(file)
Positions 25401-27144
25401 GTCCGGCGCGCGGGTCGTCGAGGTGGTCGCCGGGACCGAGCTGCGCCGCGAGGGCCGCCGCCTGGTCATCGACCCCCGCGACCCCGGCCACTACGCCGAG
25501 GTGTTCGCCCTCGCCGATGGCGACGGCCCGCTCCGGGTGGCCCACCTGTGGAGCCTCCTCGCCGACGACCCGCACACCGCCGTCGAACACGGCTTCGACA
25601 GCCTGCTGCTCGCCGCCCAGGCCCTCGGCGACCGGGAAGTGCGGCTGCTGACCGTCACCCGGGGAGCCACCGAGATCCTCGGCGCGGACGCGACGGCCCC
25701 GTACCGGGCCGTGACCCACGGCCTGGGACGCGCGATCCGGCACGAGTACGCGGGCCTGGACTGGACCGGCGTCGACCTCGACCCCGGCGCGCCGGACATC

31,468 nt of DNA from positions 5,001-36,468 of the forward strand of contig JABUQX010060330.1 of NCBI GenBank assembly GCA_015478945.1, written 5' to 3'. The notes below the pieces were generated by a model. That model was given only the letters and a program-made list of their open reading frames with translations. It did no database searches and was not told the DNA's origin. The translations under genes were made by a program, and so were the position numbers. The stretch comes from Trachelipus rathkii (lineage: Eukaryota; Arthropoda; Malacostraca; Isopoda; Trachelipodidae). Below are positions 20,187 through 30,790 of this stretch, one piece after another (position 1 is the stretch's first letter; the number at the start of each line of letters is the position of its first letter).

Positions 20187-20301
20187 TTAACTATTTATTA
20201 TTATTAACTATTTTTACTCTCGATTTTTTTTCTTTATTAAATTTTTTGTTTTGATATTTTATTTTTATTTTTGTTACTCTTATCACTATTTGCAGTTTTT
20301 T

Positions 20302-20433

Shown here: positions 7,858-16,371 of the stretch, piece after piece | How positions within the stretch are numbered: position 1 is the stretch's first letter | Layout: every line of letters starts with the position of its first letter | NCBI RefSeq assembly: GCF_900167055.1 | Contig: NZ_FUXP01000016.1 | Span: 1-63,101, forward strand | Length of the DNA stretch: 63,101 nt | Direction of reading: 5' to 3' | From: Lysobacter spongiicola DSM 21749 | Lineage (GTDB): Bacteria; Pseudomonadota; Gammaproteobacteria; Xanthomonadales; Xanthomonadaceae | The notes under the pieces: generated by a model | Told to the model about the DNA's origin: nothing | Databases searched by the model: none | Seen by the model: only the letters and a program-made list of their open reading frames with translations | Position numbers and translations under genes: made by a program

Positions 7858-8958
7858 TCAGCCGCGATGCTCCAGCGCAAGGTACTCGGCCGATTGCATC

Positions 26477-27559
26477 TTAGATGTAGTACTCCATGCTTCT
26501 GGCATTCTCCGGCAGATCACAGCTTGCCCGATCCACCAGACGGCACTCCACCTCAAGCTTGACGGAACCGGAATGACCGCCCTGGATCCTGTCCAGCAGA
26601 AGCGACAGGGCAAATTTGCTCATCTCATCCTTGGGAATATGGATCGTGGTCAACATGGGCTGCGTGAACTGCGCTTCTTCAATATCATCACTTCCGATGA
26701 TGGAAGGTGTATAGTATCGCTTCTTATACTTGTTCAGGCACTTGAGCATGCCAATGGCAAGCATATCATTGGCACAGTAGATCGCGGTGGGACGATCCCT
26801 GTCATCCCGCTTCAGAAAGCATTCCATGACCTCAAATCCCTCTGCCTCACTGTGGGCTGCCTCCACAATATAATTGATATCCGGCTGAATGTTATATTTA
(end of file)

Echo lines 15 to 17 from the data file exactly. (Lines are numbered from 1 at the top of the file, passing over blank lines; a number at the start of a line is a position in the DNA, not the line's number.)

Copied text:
Positions 26477-27559
26477 TTAGATGTAGTACTCCATGCTTCT
26501 GGCATTCTCCGGCAGATCACAGCTTGCCCGATCCACCAGACGGCACTCCACCTCAAGCTTGACGGAACCGGAATGACCGCCCTGGATCCTGTCCAGCAGA